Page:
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Laclotte, Michel

    Full Name: Laclotte, Michel

    Gender: male

    Date Born: 1923

    Home Country/ies: France


    Louvre director 1987-1994. As a school boy during the German occupation of Paris, Laclotte resolved to be a museums person. During the war, he traveled with his family to provincial museums, redesigning on paper how he would install the works he saw. After the liberation, Laclotte was amazed by Picasso’s works at the Salon d’Automne in 1944. When the paintings returned to the Louvre from the war’s safekeeping, he was appalled at how curator René Huyghe hung the works in no apparent order. As curator of painting, he mounted major Poussin show of 1960. He ordered an inventory of provincial French museums, unifying the thinking of what a country’s art should be thought of. Laclotte lobbied and succeeded in having the Gare d’Orsay rennovated into a museum to replace the Jeu de Paume, completed in 1986. He was appointed director of the Louvre in 1987. He consolidated the Louvre’s spaces directly under his control (for years the museum’s ballroom had been used as a state reception area). Laclotte retired in 1994, succeeded by Pierre Rosenberg.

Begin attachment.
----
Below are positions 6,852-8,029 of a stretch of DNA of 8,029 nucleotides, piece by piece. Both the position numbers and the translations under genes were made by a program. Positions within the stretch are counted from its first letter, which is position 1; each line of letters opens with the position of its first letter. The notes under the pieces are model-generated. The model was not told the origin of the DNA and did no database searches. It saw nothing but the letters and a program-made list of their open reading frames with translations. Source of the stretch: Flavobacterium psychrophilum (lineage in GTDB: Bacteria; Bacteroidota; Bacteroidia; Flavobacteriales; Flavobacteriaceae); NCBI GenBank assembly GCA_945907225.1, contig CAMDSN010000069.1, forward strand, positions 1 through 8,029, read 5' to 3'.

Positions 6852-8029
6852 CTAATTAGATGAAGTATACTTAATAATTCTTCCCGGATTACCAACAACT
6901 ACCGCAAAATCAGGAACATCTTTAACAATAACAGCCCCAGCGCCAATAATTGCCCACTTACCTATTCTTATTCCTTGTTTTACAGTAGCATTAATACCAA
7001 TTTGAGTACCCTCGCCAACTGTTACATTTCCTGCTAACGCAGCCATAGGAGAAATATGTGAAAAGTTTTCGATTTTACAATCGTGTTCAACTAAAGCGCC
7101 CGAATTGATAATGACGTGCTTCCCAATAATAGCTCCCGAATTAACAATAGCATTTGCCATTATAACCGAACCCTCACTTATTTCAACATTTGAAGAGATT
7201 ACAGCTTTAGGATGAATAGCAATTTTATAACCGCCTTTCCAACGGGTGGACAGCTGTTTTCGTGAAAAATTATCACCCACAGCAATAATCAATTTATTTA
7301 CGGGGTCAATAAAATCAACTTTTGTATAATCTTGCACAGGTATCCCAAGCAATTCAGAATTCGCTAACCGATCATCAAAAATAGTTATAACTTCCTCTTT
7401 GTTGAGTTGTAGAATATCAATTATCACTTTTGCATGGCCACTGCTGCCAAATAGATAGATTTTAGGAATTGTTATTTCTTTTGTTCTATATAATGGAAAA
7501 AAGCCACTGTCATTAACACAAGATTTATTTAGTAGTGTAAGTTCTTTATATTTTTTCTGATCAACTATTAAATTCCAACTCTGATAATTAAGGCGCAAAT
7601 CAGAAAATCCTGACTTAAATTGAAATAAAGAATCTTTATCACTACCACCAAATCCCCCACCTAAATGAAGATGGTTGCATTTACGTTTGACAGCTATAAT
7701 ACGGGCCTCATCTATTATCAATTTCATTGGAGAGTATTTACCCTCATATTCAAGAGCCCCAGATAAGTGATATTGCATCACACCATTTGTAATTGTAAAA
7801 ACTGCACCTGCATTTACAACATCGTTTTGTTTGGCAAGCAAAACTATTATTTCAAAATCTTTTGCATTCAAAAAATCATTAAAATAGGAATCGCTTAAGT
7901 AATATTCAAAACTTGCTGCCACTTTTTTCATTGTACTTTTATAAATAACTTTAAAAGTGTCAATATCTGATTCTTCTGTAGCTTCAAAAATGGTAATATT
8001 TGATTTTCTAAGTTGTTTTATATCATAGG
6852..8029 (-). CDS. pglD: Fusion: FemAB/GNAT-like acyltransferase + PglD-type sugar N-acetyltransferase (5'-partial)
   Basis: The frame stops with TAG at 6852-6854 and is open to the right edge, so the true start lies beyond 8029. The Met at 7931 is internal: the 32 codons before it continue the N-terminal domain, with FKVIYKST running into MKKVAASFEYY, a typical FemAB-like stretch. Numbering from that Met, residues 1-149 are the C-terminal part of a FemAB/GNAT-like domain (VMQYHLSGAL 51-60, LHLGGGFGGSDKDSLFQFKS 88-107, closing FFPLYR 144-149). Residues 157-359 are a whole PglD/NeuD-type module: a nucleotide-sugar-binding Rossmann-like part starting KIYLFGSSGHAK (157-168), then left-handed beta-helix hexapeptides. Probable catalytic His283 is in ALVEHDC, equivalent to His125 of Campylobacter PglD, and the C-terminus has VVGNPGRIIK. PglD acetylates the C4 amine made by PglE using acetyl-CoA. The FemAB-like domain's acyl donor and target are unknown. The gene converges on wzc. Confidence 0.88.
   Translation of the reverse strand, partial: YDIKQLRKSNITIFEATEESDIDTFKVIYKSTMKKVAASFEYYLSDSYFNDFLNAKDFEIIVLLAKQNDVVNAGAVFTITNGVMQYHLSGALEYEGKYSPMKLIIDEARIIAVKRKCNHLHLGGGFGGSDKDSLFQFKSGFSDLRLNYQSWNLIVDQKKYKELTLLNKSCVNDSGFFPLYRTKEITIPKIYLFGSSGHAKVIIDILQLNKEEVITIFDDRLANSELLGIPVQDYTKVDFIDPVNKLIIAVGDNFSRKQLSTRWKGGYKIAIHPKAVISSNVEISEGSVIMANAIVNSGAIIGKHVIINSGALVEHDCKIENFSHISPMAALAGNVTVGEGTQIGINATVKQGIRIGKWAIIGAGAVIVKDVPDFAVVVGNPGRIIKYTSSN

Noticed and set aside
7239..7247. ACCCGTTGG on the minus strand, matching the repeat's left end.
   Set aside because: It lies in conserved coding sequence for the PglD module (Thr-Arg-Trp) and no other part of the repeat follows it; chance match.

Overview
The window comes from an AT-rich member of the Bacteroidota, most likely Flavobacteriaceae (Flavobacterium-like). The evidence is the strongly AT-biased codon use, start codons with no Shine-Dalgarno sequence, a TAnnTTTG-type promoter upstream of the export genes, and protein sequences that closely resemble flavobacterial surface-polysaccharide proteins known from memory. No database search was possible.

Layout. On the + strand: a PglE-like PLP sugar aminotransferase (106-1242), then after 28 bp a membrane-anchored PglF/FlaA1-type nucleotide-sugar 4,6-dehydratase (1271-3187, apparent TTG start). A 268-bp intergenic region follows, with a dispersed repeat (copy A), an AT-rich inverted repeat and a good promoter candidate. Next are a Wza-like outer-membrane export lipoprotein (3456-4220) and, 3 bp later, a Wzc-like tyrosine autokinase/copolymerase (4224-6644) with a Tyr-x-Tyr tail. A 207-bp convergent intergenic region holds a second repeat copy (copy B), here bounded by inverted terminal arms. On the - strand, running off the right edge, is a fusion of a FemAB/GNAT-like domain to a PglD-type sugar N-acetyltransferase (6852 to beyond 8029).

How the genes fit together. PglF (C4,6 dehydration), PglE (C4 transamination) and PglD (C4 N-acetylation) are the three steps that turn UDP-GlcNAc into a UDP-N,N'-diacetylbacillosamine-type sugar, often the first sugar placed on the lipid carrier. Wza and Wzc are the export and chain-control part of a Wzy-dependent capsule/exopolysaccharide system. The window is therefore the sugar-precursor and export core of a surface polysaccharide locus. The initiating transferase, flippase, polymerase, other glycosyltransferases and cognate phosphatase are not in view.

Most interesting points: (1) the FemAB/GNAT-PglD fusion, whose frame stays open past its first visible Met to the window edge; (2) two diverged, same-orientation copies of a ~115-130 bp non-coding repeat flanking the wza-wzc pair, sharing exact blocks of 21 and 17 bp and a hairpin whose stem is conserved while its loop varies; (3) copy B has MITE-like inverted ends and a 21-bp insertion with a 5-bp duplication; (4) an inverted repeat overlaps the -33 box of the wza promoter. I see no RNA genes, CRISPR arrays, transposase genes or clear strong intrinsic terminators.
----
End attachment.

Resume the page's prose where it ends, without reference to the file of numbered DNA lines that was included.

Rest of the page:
Russell, John. “The Man Who Reinvented the Louvre; At one of the worst moments of the German occupation of France, he decided to ‘make museums.” New York Times June 6, 1993, p. H39


    "Laclotte, Michel." Dictionary of Art Historians (website).

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